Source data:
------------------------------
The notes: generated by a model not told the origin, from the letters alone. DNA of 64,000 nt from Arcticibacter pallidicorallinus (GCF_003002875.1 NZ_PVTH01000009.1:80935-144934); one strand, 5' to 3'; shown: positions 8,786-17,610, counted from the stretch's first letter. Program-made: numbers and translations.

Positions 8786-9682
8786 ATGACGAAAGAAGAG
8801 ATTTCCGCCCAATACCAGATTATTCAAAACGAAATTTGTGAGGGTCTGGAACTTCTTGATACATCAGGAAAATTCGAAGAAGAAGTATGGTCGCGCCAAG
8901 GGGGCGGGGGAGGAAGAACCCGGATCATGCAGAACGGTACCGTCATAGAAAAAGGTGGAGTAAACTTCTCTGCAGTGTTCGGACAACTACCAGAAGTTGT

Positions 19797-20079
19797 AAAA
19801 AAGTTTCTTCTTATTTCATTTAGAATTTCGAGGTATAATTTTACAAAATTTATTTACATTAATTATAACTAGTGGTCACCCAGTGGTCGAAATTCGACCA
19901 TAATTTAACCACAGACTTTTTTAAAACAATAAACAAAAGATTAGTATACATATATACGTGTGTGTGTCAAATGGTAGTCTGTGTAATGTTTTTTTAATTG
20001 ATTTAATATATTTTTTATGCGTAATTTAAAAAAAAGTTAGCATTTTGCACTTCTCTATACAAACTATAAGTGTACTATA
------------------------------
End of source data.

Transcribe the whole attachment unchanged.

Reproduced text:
The notes: generated by a model not told the origin, from the letters alone. DNA of 64,000 nt from Arcticibacter pallidicorallinus (GCF_003002875.1 NZ_PVTH01000009.1:80935-144934); one strand, 5' to 3'; shown: positions 8,786-17,610, counted from the stretch's first letter. Program-made: numbers and translations.

Positions 8786-9682
8786 ATGACGAAAGAAGAG
8801 ATTTCCGCCCAATACCAGATTATTCAAAACGAAATTTGTGAGGGTCTGGAACTTCTTGATACATCAGGAAAATTCGAAGAAGAAGTATGGTCGCGCCAAG
8901 GGGGCGGGGGAGGAAGAACCCGGATCATGCAGAACGGTACCGTCATAGAAAAAGGTGGAGTAAACTTCTCTGCAGTGTTCGGACAACTACCAGAAGTTGT

Positions 19797-20079
19797 AAAA
19801 AAGTTTCTTCTTATTTCATTTAGAATTTCGAGGTATAATTTTACAAAATTTATTTACATTAATTATAACTAGTGGTCACCCAGTGGTCGAAATTCGACCA
19901 TAATTTAACCACAGACTTTTTTAAAACAATAAACAAAAGATTAGTATACATATATACGTGTGTGTGTCAAATGGTAGTCTGTGTAATGTTTTTTTAATTG
20001 ATTTAATATATTTTTTATGCGTAATTTAAAAAAAAGTTAGCATTTTGCACTTCTCTATACAAACTATAAGTGTACTATA